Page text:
The oceans may be storing 13 percent more heat than previously estimated, according to a new study co-authored by scientists at the National Center for Atmospheric Research (NCAR).
The finding, published in the journal Science Advances, is based on a new analysis of how ocean temperatures have changed since 1960. The research team, led by Lijing Cheng of the Chinese Academy of Sciences, compared their results to estimates published in the Fifth Assessment Report of the Intergovernmental Panel on Climate Change in 2013.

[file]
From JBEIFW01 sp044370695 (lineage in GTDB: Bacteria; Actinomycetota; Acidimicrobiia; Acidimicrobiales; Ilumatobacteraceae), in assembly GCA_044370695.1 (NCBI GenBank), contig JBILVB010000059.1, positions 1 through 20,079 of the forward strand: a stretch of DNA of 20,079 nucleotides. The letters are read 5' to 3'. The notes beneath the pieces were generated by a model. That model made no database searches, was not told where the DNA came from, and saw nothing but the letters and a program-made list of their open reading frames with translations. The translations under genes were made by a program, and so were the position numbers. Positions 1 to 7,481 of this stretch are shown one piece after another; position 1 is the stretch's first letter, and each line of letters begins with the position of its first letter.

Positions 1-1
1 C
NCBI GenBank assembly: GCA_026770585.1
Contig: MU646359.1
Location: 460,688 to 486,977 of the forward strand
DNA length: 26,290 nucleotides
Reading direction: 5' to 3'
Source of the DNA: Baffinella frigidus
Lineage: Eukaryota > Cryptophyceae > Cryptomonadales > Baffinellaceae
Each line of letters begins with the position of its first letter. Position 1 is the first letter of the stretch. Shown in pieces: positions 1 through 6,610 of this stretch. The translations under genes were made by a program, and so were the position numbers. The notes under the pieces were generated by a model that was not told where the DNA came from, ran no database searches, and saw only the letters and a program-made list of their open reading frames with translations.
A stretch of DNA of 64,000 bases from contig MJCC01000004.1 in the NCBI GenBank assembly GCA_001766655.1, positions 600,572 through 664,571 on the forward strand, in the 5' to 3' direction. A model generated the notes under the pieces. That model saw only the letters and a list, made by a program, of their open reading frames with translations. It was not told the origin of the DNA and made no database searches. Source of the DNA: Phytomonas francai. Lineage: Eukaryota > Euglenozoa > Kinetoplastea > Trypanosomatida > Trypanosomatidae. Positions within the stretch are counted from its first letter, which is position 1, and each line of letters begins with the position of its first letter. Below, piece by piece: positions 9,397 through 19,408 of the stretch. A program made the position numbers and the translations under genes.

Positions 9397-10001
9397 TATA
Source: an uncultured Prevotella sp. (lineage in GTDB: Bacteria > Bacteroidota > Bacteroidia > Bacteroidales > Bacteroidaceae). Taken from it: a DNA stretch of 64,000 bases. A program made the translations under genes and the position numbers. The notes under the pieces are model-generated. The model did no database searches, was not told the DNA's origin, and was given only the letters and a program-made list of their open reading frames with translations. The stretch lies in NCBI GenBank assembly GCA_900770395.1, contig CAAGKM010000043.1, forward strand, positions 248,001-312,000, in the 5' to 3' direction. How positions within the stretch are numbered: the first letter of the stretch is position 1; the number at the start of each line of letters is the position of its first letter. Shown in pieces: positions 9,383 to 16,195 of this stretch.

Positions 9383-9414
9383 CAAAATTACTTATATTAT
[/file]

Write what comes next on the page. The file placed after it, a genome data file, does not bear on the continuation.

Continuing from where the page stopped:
"In other words, the planet is warming quite a lot more than we thought," said NCAR scientist Kevin Trenberth, a study co-author.
The vast majority of excess heat trapped on Earth by greenhouse gas emissions — about 90 percent — is stored in the oceans, but measuring how the heat content of the oceans has changed over time has been a challenge due to sparse observations. More...
Journal article:Lijing, C., K.E. Trenberth, J. Fasullo, T. Boyer, J. Abraham, J. Zhu. 2017: Improved estimates of ocean heat content from 1960 to 2015. Science Advances, doi:10.1126/sciadv.1601545.